There’s been a few Martian microbial bits and pieces flying around today, so here’s a quick summary of those that I saw (articles, not very little green blobs).
Over at Discovery News, Ian O’Neill talks about the hazards posed by terrestrial microbes hitching a lift to Mars on one of our robots. The trouble is, research shows there are bugs capable of surviving the sterilisation techniques employed on space vehicles. Those that can live through that are also quite capable of setting up home on the Red Planet after a long, cold journey from the Earth.
A paleobiologist, Bill Schopf, has discovered that fossils of microbes may be found preserved in gypsum, a type of mineral previously assumed to contain no such evidence of past life. Why the Martian angle? He looked after being contacted by astrobiologists who noted how much gypsum there was on Mars and wondered whether or not it could be used in this way.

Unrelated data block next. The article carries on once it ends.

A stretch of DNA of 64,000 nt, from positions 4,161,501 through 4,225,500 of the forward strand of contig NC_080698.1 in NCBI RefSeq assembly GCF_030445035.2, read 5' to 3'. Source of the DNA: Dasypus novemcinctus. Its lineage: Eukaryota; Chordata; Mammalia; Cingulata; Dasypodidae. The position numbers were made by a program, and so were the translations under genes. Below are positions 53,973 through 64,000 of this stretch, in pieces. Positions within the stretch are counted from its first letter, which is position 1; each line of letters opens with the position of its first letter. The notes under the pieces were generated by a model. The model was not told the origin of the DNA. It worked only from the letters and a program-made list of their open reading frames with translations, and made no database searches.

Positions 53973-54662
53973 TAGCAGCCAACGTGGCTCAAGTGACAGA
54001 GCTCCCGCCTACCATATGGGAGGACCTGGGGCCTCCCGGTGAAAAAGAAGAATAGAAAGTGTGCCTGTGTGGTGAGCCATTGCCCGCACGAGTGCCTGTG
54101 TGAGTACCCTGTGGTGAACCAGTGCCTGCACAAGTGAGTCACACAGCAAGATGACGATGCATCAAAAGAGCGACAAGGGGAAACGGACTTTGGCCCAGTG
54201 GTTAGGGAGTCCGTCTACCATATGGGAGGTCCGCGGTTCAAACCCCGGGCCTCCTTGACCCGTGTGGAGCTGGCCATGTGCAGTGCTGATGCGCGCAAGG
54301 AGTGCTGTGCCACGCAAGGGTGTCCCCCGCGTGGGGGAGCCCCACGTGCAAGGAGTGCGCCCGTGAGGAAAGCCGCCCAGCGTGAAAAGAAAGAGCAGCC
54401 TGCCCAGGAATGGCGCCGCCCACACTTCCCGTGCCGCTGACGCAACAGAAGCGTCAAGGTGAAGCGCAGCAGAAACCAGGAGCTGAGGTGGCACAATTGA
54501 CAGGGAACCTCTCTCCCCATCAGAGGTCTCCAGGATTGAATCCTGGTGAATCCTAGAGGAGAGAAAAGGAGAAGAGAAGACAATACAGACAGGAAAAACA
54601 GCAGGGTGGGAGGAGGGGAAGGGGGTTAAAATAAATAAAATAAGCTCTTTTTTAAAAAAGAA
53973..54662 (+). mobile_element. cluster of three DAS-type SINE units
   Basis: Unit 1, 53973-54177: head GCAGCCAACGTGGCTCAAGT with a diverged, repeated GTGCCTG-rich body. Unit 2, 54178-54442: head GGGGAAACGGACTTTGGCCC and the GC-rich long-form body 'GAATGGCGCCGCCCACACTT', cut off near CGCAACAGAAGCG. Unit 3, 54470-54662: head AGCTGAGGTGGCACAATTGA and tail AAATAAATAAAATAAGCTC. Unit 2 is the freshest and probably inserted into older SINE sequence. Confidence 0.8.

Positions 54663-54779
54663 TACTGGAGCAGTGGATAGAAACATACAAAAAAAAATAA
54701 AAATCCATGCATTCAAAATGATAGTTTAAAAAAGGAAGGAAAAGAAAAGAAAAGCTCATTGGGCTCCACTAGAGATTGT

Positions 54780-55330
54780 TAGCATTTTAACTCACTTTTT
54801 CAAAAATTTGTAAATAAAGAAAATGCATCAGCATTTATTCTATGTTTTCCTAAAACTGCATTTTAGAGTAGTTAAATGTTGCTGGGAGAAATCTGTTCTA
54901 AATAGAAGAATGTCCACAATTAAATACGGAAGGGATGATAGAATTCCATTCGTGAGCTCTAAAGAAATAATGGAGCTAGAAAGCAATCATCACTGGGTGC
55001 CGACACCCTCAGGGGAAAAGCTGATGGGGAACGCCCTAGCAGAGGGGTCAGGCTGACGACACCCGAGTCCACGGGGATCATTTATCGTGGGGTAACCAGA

Meanwhile, a series of astrobiologists are planning a recipe of terrestrial bacteria that they’ve decided they do want over there. Bacteria including cyanobacteria, discovered in Biopan VI, an ESA mission to expose a series of bugs to space and see what lives and what didn’t. Cyanobacteria not only lived, they were actually discovered for the first time once the other bacteria had been stripped away from them by the environment in space. Cyanobacteria photosynthesis, meaning they are solar powered like much of the space effort, so ideal as rugged pioneers in the space age. ESA has incorporated them into a recycling system called MELiSSA that produces oxygen, clean water and recycles waste. Finally, a series of bugs from Iceland and lichen are being lined up as possible catalysts for volcanic rock from Mars being turned into soil. It is known that plants can grow in pulverised Martian rock, but something a bit more suitable would be needed to promote the sort of levels of production a colony requires. Further details on these two stories are both here.
With microbes we don’t want apparently going to Mars, microbes we do want to send to Mars and possible common searching grounds for signs of old microbes between here and Mars above, it is no wonder on a NASA flickr account, there is evidence that Mars is keeping careful watch…
…and finally, for those wanting a little more astrobiology news, NASA has this site to keep you going for a while.